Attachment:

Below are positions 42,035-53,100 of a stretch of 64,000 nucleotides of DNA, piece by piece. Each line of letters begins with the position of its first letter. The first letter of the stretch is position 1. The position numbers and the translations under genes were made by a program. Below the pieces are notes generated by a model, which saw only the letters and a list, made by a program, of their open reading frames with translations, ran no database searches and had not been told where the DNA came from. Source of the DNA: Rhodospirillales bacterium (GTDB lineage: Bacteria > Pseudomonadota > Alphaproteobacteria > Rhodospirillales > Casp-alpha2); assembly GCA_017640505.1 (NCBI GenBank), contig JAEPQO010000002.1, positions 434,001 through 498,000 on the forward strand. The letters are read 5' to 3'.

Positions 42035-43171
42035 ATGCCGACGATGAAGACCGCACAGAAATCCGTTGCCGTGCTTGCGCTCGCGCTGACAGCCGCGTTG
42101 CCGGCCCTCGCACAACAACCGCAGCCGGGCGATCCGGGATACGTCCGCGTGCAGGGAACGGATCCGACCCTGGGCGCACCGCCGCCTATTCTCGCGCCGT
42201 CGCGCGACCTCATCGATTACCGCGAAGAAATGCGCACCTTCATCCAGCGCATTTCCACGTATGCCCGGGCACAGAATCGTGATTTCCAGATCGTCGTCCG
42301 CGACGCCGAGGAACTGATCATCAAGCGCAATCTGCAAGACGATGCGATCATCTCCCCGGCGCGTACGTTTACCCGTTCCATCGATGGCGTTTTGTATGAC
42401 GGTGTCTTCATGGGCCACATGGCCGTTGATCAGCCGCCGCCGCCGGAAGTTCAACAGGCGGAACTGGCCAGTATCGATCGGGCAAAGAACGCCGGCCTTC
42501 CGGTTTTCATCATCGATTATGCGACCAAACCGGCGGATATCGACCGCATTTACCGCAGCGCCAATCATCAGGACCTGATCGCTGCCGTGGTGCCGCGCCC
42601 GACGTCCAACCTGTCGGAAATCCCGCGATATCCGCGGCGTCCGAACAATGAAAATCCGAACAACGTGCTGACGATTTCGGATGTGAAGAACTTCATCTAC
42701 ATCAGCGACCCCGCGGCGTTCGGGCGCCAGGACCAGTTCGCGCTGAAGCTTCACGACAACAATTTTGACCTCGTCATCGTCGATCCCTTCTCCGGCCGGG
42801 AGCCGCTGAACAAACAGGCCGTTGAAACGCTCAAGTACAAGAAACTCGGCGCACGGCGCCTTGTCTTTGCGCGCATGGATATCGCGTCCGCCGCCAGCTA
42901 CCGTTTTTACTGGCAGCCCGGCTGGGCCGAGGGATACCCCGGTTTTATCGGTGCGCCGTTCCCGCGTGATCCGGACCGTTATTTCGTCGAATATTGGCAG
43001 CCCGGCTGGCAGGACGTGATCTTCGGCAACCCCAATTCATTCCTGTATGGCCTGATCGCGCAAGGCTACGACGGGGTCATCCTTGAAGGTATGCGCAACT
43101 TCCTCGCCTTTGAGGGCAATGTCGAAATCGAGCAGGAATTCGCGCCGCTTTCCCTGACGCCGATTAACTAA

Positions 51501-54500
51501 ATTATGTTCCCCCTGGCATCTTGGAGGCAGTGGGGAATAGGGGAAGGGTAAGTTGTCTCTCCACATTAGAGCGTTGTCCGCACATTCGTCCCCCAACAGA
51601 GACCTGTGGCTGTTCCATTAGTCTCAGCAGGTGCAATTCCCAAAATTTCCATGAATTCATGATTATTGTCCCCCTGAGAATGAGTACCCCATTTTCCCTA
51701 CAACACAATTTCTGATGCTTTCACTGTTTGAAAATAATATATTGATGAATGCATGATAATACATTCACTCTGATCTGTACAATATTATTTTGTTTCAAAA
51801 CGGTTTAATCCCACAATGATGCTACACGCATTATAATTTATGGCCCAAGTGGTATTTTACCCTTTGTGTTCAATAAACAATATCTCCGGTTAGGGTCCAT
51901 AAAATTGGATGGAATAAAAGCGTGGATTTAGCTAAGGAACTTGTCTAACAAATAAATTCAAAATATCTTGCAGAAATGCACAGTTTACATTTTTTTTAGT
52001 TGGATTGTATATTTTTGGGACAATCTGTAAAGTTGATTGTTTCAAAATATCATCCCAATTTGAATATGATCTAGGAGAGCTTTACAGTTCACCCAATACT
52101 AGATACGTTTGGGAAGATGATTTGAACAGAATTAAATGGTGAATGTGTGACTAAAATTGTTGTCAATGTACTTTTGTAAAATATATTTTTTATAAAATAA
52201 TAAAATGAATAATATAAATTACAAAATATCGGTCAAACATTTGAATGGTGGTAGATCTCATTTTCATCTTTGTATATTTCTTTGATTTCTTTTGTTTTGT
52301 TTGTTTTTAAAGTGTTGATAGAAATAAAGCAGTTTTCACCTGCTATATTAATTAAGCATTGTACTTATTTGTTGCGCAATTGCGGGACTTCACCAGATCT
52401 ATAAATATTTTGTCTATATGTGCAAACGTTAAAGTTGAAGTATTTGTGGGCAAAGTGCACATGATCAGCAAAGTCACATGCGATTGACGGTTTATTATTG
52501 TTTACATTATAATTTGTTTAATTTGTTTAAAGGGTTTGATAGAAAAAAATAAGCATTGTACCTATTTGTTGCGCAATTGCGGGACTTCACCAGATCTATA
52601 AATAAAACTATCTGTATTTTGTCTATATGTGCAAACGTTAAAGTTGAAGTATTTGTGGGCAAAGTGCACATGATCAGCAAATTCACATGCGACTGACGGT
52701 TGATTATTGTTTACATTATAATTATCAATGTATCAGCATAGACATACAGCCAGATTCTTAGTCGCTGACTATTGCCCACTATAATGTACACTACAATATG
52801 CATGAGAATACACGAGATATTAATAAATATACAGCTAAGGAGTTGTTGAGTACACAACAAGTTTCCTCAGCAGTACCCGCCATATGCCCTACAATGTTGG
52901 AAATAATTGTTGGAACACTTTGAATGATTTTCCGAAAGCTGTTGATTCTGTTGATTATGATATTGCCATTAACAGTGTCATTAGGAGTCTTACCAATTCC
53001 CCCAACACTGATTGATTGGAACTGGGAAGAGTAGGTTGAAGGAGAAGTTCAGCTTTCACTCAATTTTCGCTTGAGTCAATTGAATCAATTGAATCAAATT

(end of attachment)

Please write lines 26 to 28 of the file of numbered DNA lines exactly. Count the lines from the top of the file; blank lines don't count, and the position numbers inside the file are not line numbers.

52501 TTTACATTATAATTTGTTTAATTTGTTTAAAGGGTTTGATAGAAAAAAATAAGCATTGTACCTATTTGTTGCGCAATTGCGGGACTTCACCAGATCTATA
52601 AATAAAACTATCTGTATTTTGTCTATATGTGCAAACGTTAAAGTTGAAGTATTTGTGGGCAAAGTGCACATGATCAGCAAATTCACATGCGACTGACGGT
52701 TGATTATTGTTTACATTATAATTATCAATGTATCAGCATAGACATACAGCCAGATTCTTAGTCGCTGACTATTGCCCACTATAATGTACACTACAATATG